And who does not know these touching old gentelmen?

Sometimes I wonder what life would be like if I’d gotten a PhD in English. I catch myself daydreaming about scholarly alcoves and steaming cups of tea and a life of the mind.

But then, I remember that I’m not really suited for academia, beyond a fondness for sweaters and caffeine.

I’m laughing alone in the kitchen while Thea naps. The translation of Jung I’m reading for an essay in the works is [unintentionally, I think?] hilarious: “All comparisons are lame, but this simile is at least not lamer than others…” and “who does not know these touching old gentlemen who must always warm up the flame of life only by reminiscences of their heroic youth….”

And then, Thea’s awake and the time I was going to spend trying to understand the collective unconscious has instead been spent marking up the book with “haha!”

I Don’t Care What it Puts Me Through

Now that my running has mostly become walking or waddling (this is what lifting my knees and going through running-like motions really looks like these days), I decided to download an audiobook for the days when I’m on the indoor bike or craving more privacy than walking around town 8 months pregnant affords). I’m listening to Elizabeth Gilbert’s Eat Pray Love right now (a little late to the party on this one, I realize). I figured this would be a good choice because it’s a book I’d like to have read, but don’t feel compelled to actually savor one word at a time (like I do with Marilynne Robinson’s new novel). Yesterday, I was circling around the soccer fields at the school where I teach when Gilbert (who narrates the book) read this passage:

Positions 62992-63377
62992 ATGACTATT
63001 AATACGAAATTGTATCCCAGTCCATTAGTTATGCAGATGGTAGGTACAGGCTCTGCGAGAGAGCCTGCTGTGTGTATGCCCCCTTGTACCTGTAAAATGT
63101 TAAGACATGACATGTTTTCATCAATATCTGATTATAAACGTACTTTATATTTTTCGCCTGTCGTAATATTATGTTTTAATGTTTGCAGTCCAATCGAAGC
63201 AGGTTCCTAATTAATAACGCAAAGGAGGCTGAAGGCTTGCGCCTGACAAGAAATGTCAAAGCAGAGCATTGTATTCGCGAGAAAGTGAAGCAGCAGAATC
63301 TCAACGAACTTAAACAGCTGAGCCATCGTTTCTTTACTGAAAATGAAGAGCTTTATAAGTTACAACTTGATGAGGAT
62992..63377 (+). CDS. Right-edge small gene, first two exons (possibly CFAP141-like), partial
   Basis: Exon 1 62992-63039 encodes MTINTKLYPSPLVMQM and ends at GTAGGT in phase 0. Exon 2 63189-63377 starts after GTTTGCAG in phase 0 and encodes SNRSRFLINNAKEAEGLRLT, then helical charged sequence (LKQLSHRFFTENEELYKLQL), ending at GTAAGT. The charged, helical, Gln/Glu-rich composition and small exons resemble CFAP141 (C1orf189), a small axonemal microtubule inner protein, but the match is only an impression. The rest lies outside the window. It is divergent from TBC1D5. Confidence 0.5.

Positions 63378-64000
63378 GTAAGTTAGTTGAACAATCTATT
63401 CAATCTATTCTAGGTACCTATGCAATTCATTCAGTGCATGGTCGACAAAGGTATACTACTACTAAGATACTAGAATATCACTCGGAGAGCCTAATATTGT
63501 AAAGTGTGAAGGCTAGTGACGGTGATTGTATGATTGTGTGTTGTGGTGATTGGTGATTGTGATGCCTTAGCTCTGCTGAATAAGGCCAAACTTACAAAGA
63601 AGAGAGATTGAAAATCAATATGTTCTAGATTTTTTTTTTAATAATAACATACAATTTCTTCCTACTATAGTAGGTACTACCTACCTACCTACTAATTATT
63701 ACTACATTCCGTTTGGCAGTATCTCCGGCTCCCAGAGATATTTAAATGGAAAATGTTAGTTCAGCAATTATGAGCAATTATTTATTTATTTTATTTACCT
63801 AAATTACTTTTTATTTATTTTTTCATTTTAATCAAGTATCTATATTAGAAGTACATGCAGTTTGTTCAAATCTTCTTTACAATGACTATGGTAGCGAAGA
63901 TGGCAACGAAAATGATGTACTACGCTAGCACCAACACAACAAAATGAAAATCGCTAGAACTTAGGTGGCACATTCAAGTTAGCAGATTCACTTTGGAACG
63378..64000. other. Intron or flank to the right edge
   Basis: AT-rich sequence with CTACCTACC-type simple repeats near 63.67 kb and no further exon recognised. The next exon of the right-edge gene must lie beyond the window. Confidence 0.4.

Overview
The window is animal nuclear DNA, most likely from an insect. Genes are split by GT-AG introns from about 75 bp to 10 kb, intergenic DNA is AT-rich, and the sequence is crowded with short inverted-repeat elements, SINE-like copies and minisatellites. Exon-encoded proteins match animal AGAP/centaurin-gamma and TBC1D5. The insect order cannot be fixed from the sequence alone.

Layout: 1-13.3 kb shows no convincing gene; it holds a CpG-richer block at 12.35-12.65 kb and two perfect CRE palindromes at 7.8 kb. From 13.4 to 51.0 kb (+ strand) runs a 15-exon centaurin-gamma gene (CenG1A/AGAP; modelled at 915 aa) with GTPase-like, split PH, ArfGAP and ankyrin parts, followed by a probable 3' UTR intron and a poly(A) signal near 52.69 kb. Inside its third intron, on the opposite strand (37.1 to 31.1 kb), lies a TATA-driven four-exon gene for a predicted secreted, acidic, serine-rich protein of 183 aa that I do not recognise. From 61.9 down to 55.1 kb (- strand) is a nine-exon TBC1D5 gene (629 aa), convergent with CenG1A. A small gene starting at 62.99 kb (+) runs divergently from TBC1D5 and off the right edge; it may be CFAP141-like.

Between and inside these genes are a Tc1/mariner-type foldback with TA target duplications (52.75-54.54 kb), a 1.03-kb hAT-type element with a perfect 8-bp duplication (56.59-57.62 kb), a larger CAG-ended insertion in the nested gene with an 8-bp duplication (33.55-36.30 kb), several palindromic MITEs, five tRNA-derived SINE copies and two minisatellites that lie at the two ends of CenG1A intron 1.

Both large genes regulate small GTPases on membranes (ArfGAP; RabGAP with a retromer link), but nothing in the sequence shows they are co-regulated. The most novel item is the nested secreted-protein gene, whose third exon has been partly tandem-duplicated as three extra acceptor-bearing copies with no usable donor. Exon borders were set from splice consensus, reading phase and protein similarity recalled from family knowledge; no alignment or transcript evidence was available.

Still, despite all this, traveling is the great true love of my life. I have always felt, ever since I was sixteen years old and first went to Russia with my saved-up babysitting money, that to travel is worth any cost or sacrifice. I am loyal and constant in my love for travel, as I have not always been loyal and constant in my other loves. I feel about travel the way a happy new mother feels about her impossible, colicky, restless, newborn baby–I just don’t care what it puts me through. Because I adore it. Because it’s mine. Because it looks exactly like me. It can barf all over me if it wants to–I just don’t care.

This is how I feel about running. I’ve often thought about running as my first true love. A transformative, empowering, humbling love. I miss running (rather than waddling) immensely right now. I’m excited, nervous, eager for the actual newborn that I’ll meet soon, but I’m also scared that this new love will replace what has defined me for decades. Not because I have to be a runner, but because I know myself best this way.